On Labor Day Weekend, the citizens of Sacramento (500,000 population) know where they can go to kick up some dirt.
In fact, more than 200 tons of dirt will be dumped on the streets of Old Sacramento during the town’s annual Gold Rush Days. Free admission. Lots of storytelling, gunfight re-enactments, period music and trick roping.
Native Californian Patricia Johnson (no relation to the city’s celebrity mayor, Kevin Johnson, a former NBA star with the Phoenix Suns) tells us where the locals enjoy spending their time, year round and while they’re enjoying the festivities. As senior archivist at the Center for Sacramento History, she certainly knows the storied city well.
Good Cowboy Bar: River City Saloon, with a 1905 Brunswick bar. The best time to go is during the day, when servers are dressed in period costume.
Popular Local Hangout: Shady Lady Saloon, in the new R Street Corridor, serving “tried and true” classic cocktails.
Favorite Local Cuisine: The Squeeze Inn, for the “Squeeze with Cheese” skirt burger. People flock to this place and “squeeze in” for a memorable burger.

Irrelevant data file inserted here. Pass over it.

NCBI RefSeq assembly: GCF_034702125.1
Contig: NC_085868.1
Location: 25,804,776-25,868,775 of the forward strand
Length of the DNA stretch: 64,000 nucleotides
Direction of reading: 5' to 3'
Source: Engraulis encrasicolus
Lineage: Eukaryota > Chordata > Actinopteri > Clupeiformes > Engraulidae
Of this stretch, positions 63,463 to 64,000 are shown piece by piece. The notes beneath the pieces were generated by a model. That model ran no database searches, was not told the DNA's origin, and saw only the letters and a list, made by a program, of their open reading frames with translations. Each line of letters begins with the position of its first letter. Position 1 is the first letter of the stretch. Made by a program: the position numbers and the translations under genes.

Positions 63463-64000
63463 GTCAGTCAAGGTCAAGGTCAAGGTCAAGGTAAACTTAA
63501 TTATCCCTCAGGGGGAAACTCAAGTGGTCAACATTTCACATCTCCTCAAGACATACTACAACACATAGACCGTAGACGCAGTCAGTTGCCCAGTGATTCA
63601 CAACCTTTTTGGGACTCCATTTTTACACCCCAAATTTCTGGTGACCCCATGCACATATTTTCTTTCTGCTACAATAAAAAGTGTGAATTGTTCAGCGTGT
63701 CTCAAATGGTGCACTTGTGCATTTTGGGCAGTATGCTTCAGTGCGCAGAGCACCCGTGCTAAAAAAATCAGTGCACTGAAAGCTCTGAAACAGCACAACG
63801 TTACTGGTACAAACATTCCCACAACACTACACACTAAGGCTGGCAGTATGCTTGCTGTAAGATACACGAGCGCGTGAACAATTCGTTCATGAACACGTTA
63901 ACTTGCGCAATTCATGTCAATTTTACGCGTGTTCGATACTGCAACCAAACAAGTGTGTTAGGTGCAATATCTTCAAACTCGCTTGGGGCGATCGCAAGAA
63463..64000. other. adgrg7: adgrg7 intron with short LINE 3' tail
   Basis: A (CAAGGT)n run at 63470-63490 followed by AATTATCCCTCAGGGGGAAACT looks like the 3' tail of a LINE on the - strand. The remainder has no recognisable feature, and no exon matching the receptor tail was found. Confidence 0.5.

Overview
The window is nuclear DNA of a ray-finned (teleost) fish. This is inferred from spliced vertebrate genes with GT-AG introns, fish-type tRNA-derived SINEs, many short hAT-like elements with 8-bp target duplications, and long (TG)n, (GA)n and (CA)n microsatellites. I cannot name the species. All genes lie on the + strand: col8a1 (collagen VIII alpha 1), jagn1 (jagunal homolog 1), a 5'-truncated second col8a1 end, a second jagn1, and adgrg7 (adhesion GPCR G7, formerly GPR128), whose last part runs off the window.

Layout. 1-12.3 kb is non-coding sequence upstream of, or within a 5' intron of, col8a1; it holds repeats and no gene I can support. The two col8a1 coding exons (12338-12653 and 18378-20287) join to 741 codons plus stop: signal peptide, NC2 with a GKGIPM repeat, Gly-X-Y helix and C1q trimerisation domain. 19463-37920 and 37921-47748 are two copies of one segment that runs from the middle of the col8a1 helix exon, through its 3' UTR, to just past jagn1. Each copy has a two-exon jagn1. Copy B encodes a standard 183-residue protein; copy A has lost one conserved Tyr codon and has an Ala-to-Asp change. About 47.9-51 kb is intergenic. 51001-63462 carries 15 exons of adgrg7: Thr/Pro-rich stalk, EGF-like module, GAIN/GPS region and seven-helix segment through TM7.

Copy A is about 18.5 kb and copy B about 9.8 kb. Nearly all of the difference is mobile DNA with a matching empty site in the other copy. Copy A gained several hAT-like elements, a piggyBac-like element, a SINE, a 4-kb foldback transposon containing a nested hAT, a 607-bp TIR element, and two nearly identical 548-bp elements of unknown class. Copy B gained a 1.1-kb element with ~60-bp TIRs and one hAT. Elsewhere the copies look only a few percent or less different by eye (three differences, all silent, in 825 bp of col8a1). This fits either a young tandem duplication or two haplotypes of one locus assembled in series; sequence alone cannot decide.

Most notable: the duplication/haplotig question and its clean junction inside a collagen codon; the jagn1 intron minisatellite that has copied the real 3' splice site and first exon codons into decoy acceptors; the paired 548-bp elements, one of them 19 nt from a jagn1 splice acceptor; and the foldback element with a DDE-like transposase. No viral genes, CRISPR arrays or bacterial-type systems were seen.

Best Art Gallery of the West: The 125-year-old Crocker Art Museum, which opens a new wing on October 10.
Best Bookstores of the West: Probably a push between Beers Books and Time Tested Books. Barry Cassidy Rare Books is also a great resource for books printed as early as the 1800s.
Historic Site Most Schoolchildren Visit: Sutter’s Fort, where John Sutter first opened shop in 1841 before the big gold discovery seven years later.
Do-Not-Miss Attractions: Old Sacramento State Historic Park (including the California State Railroad Museum) on the riverfront in downtown.
Popular Local Event: Each May, thousands attend the Jazz Festival & Jubilee, held in Old Town since 1974.
Local Radio Personality: The Scottish-born Jeffrey Callison, whose “Insight” on Capital Public Radio shares topics such as the history of the California State Fair and the latest on K Street redevelopment.
Average House Cost: $159,000.
Avg. Temperature: Fall/Winter: 70s-40s, Spring/Summer: 90s-60s. Even though the summers can get hot, it’s a “dry heat.”
Little-Known Fact: Sacramento is the only city in California to raise its streets physically a minimum of 18 feet to protect from flooding. The work took place in the early 1860s-70s. Today the remnants of the original city are featured on a guided tour in Old Sacramento, from May through October.
Latest gossip: Work is underway to redevelop the former Union Pacific Railyards. The site may include a new basketball arena for the Sacramento Kings, while some of the historic Southern Pacific Locomotive Works buildings will be saved.